“I have a golf room in my house,” he said, “and in fact, I got all kinds of cool stuff there.”

Fans of the Nike Fairway woodland can rest easy knowing that she is receiving a proper retirement.

tiger effect

Aside from the Tiger Woods Nike he wore in Augusta, Schaeffler recorded his second Masters win for TaylorMade’s P7TW iron in the past four years. While some pros might not admit that a peer played a role in shifting gears, Schaeffler didn’t hesitate to credit Woods with his shift to the blades.

“I played with Tiger in the Masters in 2020, he hits the ball with a smelly force and he forms really well,” he said. “I came home after my masters and I was like, I have to try these at least meRunes. I’ve always had a connection with Tiger through all of my Nike gear. And so when he turned into [the irons]I was like, This should be a very easy transition. I am used to playing for clubs that he had a lot of factors in his design.

“What I noticed when I hit them in the house is that I was able to hit different windows. So when I rotated it I could lower it lower than the P730. And if I wanted to hit it I could hit a higher level. I saw more variance in the shots, then it was The distance control is basically, you know, exactly the same. I’ve seen the benefits of being able to roll it down and keep it flat and not have that extra spin and have a little more variety.”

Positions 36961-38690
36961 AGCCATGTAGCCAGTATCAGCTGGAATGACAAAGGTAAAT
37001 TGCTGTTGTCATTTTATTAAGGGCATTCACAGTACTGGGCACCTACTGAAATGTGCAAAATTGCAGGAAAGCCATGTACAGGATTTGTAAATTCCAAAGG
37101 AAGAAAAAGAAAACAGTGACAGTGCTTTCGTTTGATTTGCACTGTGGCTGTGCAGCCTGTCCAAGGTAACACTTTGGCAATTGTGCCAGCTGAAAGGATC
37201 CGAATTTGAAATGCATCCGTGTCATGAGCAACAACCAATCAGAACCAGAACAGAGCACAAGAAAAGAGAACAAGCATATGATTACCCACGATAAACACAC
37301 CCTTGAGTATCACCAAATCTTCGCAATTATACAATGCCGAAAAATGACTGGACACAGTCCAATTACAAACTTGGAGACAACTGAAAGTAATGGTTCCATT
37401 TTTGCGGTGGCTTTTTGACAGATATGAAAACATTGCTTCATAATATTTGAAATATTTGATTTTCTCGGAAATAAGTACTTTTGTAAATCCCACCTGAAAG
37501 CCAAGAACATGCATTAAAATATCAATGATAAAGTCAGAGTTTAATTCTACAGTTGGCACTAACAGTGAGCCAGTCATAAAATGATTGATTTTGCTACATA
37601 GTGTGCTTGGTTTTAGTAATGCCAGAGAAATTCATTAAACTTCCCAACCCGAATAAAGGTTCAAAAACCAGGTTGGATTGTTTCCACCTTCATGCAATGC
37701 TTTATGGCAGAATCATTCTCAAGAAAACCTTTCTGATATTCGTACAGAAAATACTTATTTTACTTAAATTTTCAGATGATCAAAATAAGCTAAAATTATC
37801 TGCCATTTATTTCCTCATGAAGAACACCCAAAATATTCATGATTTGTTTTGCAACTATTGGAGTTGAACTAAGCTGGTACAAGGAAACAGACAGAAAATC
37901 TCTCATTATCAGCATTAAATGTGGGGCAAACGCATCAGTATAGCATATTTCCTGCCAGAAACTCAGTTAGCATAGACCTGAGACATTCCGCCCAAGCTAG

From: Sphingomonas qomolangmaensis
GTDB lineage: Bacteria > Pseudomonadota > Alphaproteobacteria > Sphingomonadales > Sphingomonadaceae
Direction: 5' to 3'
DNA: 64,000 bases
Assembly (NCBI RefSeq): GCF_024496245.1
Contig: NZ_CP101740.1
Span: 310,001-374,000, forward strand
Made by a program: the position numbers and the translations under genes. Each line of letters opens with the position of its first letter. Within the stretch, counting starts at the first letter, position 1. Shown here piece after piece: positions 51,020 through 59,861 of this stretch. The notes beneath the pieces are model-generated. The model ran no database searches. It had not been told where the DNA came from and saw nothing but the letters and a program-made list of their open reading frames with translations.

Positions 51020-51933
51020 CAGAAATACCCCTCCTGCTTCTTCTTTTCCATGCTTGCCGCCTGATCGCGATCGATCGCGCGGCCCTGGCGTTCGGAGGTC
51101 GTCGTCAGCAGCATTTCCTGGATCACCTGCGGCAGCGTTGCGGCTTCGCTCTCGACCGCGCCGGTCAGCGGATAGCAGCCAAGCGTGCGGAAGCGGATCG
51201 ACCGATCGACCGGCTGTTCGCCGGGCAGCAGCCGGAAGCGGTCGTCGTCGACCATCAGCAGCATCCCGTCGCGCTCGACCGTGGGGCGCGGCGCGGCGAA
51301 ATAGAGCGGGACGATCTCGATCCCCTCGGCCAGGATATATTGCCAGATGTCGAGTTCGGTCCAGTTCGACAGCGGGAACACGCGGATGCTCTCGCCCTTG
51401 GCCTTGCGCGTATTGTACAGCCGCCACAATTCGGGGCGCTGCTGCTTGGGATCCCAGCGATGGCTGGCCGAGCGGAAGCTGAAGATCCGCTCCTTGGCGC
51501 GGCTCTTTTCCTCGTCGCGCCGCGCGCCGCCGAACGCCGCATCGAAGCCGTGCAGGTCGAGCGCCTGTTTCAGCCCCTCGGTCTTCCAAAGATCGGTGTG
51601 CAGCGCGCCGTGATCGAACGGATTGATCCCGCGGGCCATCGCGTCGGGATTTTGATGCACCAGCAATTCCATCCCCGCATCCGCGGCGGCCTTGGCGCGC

double vision

Schaeffler plays a set of TaylorMade P7TW irons designed by Tiger Woods.

Jonathan Wall / Golf

After taking pictures of Schaeffler gear during a trip to Torrey Pines earlier this year, I wondered why the 6-iron club was the only club with a fat slab of lead tape on the muscle pad.

It didn’t take long for Scheffler to point out a swing and a failure on my part.

“So have you noticed that there are 6 irons?” He said.

To be honest, I totally missed the iron 6 second. According to Scheffler, the person with the main bar is a training club that he uses to warm up before rounds.

“I have a fist shape that I use [on the training club], “He is fuller.” And it is clear that with all this rubber he weighs more. Hence to match the weight of the swing, I added a bunch of weight to the head to match the weight of the swing. This is the club you see and it’s only in training sessions when I’m warming up. Obviously, when I play in tournaments, it’s not there because it’s a four-kick penalty.